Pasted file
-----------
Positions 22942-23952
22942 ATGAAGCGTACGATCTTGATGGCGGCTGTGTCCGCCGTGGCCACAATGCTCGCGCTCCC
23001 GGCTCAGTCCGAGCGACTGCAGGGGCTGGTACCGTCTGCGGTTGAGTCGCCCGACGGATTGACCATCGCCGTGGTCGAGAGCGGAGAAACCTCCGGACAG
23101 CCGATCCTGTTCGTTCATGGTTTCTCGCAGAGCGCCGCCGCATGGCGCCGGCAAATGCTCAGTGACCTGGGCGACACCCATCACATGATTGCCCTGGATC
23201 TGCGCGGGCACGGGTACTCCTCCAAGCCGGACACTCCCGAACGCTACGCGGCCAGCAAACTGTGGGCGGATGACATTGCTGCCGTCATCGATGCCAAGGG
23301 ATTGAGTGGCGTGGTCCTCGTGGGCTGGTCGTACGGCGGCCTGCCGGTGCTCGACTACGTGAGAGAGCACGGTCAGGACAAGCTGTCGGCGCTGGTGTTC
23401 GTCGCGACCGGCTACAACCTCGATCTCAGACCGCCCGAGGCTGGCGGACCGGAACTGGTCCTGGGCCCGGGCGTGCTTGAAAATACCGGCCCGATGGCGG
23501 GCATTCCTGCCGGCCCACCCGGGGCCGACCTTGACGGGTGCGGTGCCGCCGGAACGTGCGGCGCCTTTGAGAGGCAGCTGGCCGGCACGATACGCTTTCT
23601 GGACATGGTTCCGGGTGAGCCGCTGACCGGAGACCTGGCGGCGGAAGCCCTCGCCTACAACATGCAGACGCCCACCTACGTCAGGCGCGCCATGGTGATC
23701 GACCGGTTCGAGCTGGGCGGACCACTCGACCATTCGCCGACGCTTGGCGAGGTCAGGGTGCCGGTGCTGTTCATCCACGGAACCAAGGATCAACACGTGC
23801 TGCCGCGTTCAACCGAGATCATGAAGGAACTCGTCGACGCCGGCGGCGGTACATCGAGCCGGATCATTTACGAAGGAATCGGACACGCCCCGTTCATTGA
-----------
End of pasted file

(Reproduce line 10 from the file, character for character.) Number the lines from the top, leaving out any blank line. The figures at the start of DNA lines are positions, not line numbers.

23701 GACCGGTTCGAGCTGGGCGGACCACTCGACCATTCGCCGACGCTTGGCGAGGTCAGGGTGCCGGTGCTGTTCATCCACGGAACCAAGGATCAACACGTGC